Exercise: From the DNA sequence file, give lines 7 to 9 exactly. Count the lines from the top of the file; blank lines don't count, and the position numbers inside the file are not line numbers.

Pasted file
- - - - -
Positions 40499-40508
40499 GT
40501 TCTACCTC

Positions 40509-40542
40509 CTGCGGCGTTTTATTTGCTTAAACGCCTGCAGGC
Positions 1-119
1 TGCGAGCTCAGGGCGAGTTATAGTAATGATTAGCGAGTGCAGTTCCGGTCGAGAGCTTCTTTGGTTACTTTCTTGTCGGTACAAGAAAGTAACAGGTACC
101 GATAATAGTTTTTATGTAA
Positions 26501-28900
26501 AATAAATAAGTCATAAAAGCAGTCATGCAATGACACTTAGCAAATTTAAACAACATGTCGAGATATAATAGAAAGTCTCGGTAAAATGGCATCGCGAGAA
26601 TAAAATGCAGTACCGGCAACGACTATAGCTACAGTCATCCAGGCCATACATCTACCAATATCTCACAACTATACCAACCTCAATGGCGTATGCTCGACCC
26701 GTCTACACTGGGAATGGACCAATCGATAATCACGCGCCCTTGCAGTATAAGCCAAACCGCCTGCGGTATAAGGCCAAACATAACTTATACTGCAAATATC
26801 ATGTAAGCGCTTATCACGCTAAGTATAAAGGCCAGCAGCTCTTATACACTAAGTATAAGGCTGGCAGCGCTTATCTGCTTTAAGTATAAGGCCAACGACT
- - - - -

1 TGCGAGCTCAGGGCGAGTTATAGTAATGATTAGCGAGTGCAGTTCCGGTCGAGAGCTTCTTTGGTTACTTTCTTGTCGGTACAAGAAAGTAACAGGTACC
101 GATAATAGTTTTTATGTAA
Positions 26501-28900